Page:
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Who are the Jena Six?

Who are the Jena Six?
The Jena Six are a group of black students who are being charged with attempted murder for beating up a white student who was taunting them with racial slurs, and continued to support other white students who hung three nooses from the high schools "white tree" which sits in the front yard.

The Michael Baisden Show: Live from Jena, LA September 20th The Baddest Man on radio is putting action behind his words. On September 20th Michael Baisden along with comedian George Wilborn, national celebrities, and thousands of loyal listeners will March on the Jena Courthouse to demand justice for Mychal Bell, one of the black teenagers awaiting sentencing in the Jena 6 Case. Mychal Bell could receive up to 22 years in prison for what amounted to nothing more then a fist fight between black and white high school students.Michael will need all the support he can get to show the prosecutors, the Judge, and the entire nation that we will not stand by while they steal the lives of our children. Time for talk is over, it's time to act.Details about Michael's visit to Jena on September 20, 2007:5:00am Buses meet in Alexandria, LA at Parish of Rapides Coliseum to caravan to Jena 7:30am Meet in Jena, LA at LaSalle Parish Courthouse8:00am Rally & March for Peace and Justice9:00am Sentencing for student Mychal Bell*Wear Black on Sept. 20th to signify unity against UN-EQUAL JUSTICE in America

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Free Jena Six

Tuesday, April 1, 2008

Mos Def & Cornelius West on Bill Maher (Jena six)

Mos Def & Cornell West on Bill Maher (Jena Six part)

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Mychal Bell trial

Mychal Bell trial
On June 26, 2007, the first day of trial for defendant Mychal Bell, Walters agreed to reduce the charges for Bell to aggravated second-degree battery and conspiracy to commit aggravated second-degree battery.[15] A charge of aggravated battery requires the use of a "deadly weapon". Walters thus argued that the tennis shoes that Bell was wearing and used to kick Barker were deadly weapons, an argument with which the jury agreed. Despite conflicting witness accounts on whether he was involved in the attack,[16] Bell was found guilty and faced the possibility of up to 22 years in prison when he was to be sentenced on September 20, 2007.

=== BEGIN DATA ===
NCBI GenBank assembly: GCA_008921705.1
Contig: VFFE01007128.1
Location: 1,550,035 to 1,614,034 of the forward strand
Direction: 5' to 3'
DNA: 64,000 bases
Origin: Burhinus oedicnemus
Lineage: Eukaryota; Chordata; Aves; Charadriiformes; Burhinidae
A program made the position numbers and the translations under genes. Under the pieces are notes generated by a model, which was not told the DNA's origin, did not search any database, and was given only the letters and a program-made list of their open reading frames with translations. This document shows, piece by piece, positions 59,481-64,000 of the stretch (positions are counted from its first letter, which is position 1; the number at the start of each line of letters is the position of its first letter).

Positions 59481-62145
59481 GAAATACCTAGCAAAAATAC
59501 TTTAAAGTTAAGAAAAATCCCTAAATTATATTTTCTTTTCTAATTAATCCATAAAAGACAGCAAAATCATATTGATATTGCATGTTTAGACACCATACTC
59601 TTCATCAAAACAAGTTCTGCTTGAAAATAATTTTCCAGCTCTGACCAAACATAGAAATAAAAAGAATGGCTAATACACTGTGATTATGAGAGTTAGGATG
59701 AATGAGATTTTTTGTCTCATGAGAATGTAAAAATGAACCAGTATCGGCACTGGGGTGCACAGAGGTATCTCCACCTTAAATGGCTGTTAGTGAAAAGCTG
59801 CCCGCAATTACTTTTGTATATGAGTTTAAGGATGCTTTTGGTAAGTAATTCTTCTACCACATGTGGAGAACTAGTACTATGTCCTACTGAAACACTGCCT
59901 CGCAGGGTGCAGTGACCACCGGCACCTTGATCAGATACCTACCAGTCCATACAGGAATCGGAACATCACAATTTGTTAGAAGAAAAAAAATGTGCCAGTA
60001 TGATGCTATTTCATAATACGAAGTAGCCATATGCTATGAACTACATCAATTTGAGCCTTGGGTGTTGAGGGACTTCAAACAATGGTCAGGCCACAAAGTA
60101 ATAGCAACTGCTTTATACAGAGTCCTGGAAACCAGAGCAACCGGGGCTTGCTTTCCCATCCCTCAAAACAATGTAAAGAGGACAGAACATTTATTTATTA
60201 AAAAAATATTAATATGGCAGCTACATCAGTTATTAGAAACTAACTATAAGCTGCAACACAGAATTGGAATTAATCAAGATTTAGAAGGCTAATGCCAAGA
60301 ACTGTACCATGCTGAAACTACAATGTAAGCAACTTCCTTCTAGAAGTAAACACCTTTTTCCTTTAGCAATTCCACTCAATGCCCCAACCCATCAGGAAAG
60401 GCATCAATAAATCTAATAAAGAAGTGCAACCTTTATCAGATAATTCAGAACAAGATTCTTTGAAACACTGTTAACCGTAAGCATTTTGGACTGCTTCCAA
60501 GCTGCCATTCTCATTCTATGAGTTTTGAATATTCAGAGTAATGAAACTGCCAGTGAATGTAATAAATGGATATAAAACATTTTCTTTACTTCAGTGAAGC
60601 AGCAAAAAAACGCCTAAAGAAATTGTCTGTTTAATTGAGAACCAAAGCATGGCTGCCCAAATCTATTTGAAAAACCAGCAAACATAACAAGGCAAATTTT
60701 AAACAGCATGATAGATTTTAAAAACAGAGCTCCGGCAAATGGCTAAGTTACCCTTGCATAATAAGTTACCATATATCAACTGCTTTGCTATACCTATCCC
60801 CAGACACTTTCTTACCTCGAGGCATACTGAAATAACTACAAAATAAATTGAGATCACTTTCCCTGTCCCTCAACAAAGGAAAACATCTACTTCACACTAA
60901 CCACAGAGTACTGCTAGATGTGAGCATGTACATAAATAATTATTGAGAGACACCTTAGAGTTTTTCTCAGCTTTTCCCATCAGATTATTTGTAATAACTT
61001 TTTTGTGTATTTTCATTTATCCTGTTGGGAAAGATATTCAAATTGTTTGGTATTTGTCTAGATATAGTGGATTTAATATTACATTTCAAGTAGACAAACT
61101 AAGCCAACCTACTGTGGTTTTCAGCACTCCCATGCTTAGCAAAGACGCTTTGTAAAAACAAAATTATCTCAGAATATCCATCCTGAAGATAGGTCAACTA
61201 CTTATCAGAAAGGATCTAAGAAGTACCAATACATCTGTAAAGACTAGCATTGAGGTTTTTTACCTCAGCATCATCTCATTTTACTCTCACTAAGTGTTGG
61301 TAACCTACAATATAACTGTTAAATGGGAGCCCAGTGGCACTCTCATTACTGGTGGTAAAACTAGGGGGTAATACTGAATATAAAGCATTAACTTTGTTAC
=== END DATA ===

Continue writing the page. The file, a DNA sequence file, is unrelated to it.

The case sparked public outcry, as the court-appointed public defender, Blane Williams — an African-American — did not call a single witness in his attempt to defend Bell.[16] As well, one of the members of the all-white jury was a high school friend of Justin Barker’s father.[17] Bell's new defense attorneys, Louis Scott and Carol Powell-Lexing, requested that a new trial be held on the grounds that Bell should not have been tried as an adult and that the trial should have been held in another parish.[18]
A request to lower Mychal Bell's $90,000 bond was denied on August 24, 2007, due to his juvenile record, which showed that he had been previously convicted of four other violent crimes. Bell was put on probation for a battery that occurred December 25, 2005, and he was later convicted of yet another battery charge and two charges of criminal damage to property.[19]
On September 4, 2007, a judge dismissed the conspiracy charge but let the battery conviction stand, though he agreed that Bell should have been tried as a juvenile.[20] However, on September 14, 2007, Bell's battery conviction was also overturned, as Louisiana's Third Circuit Court of Appeals in Lake Charles ruled that he shouldn't have been tried as an adult. Louis Scott, Bell's attorney, has indicated that the charges are dropped for now, but also has noted that the situation may change depending on what path the prosecution takes.[21] The La Salle Parish district attorney, Reed Walters, has said that he will appeal to the Louisiana Supreme Court.[22]
A new bail hearing for Bell was scheduled for September 17.[22]

The other five
On September 4, 2007, charges against Carwin Jones and Theo Shaw were reduced to aggravated second-degree battery and conspiracy,[23] as did Robert Bailey, Jr., on September 10.[24]
Despite the overturning of Mychal Bell's conviction, the charges against the other four teenagers won't be altered because they were over seventeen at the time of the incident, making them adults under Louisiana law.[21]

FBI investigates supremacist anti-'Jena 6' Web site

Mychal Bell of the Jena 6 speaks to Democracy Now

Part 1

Part 2

collateralnews: The Jena Six


Saturday, October 6, 2007

Rappers Mos Def, Common, More Urge Walk Out In Protest Of Jena 6

By Nolan Strong

A number of rappers and activists will support Mos Def's call for a National Student Walk-Out tomorrow (Oct 1) in support of the Jena 6.

In addition to Mos Def, rappers Common, Talib Kweli, Immortal Technique, M1, Rep. Cynthia McKinney, Idris Elba, Pharoahe Monch, the Malcolm X Grassroots, the National Hip Hop Political Convention, The Hip Hop Association and student leaders from over 100 campuses will support the Jena 6 by walking out of class at 12:00 noon (Central time).